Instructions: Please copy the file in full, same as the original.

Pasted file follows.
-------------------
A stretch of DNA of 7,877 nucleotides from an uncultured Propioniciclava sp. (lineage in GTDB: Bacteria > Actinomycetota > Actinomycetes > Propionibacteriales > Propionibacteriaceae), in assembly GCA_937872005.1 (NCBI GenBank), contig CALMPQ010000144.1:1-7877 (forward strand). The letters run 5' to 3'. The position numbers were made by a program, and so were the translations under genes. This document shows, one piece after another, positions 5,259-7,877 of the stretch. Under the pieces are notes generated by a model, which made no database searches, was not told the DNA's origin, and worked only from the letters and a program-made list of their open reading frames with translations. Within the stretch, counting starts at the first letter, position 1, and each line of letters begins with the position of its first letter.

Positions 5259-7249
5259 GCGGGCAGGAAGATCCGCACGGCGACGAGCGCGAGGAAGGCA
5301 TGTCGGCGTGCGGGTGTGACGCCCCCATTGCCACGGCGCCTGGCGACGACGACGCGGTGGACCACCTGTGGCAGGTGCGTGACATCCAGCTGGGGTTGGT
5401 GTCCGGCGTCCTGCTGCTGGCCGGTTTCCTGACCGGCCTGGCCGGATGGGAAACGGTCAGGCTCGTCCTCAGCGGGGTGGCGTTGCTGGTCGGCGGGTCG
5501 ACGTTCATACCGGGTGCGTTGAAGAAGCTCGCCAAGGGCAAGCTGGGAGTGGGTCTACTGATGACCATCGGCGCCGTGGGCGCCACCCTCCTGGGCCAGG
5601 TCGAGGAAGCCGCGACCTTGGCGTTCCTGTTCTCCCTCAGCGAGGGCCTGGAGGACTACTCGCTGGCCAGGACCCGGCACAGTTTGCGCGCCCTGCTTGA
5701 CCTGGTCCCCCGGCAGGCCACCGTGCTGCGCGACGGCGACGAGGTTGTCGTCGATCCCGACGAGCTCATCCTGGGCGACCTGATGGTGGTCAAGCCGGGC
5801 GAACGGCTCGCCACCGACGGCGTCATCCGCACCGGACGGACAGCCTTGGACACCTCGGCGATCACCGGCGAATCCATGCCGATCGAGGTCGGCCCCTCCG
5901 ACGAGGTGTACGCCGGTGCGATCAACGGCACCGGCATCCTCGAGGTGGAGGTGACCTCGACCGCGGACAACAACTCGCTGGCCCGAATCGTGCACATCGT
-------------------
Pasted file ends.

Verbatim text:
A stretch of DNA of 7,877 nucleotides from an uncultured Propioniciclava sp. (lineage in GTDB: Bacteria > Actinomycetota > Actinomycetes > Propionibacteriales > Propionibacteriaceae), in assembly GCA_937872005.1 (NCBI GenBank), contig CALMPQ010000144.1:1-7877 (forward strand). The letters run 5' to 3'. The position numbers were made by a program, and so were the translations under genes. This document shows, one piece after another, positions 5,259-7,877 of the stretch. Under the pieces are notes generated by a model, which made no database searches, was not told the DNA's origin, and worked only from the letters and a program-made list of their open reading frames with translations. Within the stretch, counting starts at the first letter, position 1, and each line of letters begins with the position of its first letter.

Positions 5259-7249
5259 GCGGGCAGGAAGATCCGCACGGCGACGAGCGCGAGGAAGGCA
5301 TGTCGGCGTGCGGGTGTGACGCCCCCATTGCCACGGCGCCTGGCGACGACGACGCGGTGGACCACCTGTGGCAGGTGCGTGACATCCAGCTGGGGTTGGT
5401 GTCCGGCGTCCTGCTGCTGGCCGGTTTCCTGACCGGCCTGGCCGGATGGGAAACGGTCAGGCTCGTCCTCAGCGGGGTGGCGTTGCTGGTCGGCGGGTCG
5501 ACGTTCATACCGGGTGCGTTGAAGAAGCTCGCCAAGGGCAAGCTGGGAGTGGGTCTACTGATGACCATCGGCGCCGTGGGCGCCACCCTCCTGGGCCAGG
5601 TCGAGGAAGCCGCGACCTTGGCGTTCCTGTTCTCCCTCAGCGAGGGCCTGGAGGACTACTCGCTGGCCAGGACCCGGCACAGTTTGCGCGCCCTGCTTGA
5701 CCTGGTCCCCCGGCAGGCCACCGTGCTGCGCGACGGCGACGAGGTTGTCGTCGATCCCGACGAGCTCATCCTGGGCGACCTGATGGTGGTCAAGCCGGGC
5801 GAACGGCTCGCCACCGACGGCGTCATCCGCACCGGACGGACAGCCTTGGACACCTCGGCGATCACCGGCGAATCCATGCCGATCGAGGTCGGCCCCTCCG
5901 ACGAGGTGTACGCCGGTGCGATCAACGGCACCGGCATCCTCGAGGTGGAGGTGACCTCGACCGCGGACAACAACTCGCTGGCCCGAATCGTGCACATCGT